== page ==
Exam season is (finally) starting to wind down. Actually, I had an exam myself this week for an English Literature module I’ve been doing with the OU. As with many people, it’s been some years since I have handwritten anything more than a sentence intended for eyes other than my own. As I left the exam hall, with aching and inky fingers, I wondered why our methods of examination seem to be so disjointed, not only from the reality of everyday life but even from classroom experiences.
A large proportion of students do the greater part of their revision on computers or tablets, if not their actual classwork. This has been the case for many years – even 10 years ago I wrote most of my school essays on the computer.The use of technology in the classroom is advancing in exciting directions and constantly developing – assessment (formative and summative), videos, simulations, showcasing of student work, iBooks, MOOC’s – the possibilities are endless. So, if students hardly handwrite in the classroom, I am not convinced of the purpose of examination through this means. If nothing else, a typed essay is significantly quicker and easier to mark. A typed submission also enables easy editing – no more angrily crossed out misspellings or arrows squiggling across pages to insert further thoughts, no bringing five pens, a pencil, two rulers and a calculator just in case. And won’t somebody please think of the trees?
I am in no way against the value of handwriting, especially in Early Years. Handwriting has been demonstrated to assist in the development of fine motor skills, memory and other cognitive gains. Additionally, several studies have demonstrated higher levels of retention and comprehension when written notes are taken rather than typed notes. For recalling factual information, writing is a quick and easy way to solidify memories. So, for the sciences, handwriting may always have an important role, and not only because there is, to my knowledge, no quick way of noting equations digitally. However, for essay-heavy subjects such as English or Philosophy, where the emphasis is so much more subjective and interpretive, digital notes are quicker, easier and tick all the boxes.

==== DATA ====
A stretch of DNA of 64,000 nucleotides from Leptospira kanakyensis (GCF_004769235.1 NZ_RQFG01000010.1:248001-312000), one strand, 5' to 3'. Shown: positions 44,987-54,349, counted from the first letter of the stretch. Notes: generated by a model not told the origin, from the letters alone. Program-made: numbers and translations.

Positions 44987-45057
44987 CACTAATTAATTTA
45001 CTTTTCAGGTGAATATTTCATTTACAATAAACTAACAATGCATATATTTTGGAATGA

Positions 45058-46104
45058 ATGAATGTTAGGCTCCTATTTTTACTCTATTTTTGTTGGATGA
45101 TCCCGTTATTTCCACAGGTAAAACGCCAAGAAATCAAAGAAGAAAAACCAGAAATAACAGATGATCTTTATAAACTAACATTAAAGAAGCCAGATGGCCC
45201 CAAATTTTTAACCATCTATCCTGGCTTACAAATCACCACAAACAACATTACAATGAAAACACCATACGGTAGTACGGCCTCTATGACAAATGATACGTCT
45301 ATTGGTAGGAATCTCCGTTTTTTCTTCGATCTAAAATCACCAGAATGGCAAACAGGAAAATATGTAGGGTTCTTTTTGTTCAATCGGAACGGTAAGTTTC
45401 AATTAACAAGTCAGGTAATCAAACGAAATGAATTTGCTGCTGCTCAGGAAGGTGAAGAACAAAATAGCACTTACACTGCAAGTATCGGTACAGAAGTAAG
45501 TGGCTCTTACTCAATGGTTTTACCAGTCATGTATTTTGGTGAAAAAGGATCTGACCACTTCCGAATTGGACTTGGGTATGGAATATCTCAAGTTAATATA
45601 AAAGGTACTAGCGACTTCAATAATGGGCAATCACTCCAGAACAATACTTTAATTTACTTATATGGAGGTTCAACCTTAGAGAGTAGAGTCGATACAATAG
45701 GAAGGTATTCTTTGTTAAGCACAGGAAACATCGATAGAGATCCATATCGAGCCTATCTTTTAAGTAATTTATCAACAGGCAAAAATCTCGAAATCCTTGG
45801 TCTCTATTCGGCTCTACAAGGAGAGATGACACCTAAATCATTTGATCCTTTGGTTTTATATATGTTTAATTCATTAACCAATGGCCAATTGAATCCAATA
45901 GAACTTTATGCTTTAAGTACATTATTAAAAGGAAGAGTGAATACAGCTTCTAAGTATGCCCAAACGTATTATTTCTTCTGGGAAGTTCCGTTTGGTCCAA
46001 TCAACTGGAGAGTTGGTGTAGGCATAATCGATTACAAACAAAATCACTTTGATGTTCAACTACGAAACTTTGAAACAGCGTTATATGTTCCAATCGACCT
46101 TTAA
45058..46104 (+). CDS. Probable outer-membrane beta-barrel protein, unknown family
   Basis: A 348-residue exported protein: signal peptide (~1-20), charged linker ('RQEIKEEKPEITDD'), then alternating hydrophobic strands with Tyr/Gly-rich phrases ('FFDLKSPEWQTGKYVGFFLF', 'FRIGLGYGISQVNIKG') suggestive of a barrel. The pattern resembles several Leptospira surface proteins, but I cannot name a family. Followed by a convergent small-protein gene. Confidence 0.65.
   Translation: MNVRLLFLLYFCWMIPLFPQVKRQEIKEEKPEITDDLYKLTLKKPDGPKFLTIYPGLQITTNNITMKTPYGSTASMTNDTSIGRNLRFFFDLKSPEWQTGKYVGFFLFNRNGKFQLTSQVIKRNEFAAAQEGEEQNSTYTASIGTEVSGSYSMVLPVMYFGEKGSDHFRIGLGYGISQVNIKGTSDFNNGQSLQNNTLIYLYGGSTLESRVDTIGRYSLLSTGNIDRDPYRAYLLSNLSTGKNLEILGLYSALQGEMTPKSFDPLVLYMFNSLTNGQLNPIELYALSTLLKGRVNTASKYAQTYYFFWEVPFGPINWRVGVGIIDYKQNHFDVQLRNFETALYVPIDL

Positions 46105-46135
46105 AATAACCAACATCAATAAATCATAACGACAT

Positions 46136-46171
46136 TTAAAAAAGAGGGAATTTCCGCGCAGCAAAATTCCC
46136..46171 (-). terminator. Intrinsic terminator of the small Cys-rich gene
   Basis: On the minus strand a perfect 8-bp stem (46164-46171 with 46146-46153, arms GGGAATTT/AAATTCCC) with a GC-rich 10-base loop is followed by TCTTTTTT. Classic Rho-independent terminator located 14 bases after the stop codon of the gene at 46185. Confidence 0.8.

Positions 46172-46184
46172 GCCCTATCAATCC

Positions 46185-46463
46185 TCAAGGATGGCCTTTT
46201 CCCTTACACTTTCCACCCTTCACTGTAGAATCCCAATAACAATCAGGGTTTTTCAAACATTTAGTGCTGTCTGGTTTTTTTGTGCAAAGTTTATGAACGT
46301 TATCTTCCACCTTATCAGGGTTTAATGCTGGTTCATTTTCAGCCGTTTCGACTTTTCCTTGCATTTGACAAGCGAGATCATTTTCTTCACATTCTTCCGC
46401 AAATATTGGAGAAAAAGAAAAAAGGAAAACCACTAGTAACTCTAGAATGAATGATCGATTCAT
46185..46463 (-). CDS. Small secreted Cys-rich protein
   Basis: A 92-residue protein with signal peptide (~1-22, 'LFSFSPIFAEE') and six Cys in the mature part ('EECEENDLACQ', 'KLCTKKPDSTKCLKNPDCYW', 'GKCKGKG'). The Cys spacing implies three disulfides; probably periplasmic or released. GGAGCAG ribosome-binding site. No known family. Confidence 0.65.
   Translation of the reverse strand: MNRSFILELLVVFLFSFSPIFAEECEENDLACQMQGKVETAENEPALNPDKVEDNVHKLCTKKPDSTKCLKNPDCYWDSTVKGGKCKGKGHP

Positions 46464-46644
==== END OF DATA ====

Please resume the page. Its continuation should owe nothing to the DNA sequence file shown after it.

Nonetheless, penmanship is an art – my grandfather creates calligraphy that is beautiful to behold. Not only is it an art, but it has vital cultural connotations. Different scripts with different languages or even accentual details communicate cultural and community identities. So, yes, handwriting is something to be preserved and valued. If handwriting is an art, or is deemed culturally significant, perhaps a debate regarding its place in the curriculum is in order.
However, it appears to me that we have two options – students continue to come out of exams in physical pain from the quantity of writing they have to do, or lose valuable lesson time teaching handwriting purely for the purposes of an arguably outdated form of examination. Not to mention the lost marks due to an indecipherable scrawl – some of the most able students are the most frustrating in terms of legibility. It is also worth noting that the recent headlines about the importance of handwriting were evidenced primarily by a survey conducted by BIC, with a clear vested interest in promoting the declining art. Exams are hugely stressful and demanding experiences for students, teachers and examiners already, without insisting on an increasing outmoded form of notation. Exams should reflect and assess what is going on in the classroom. Handwriting is no longer an automatic part of the learning process and its use in the examination process therefore must be re-evaluated.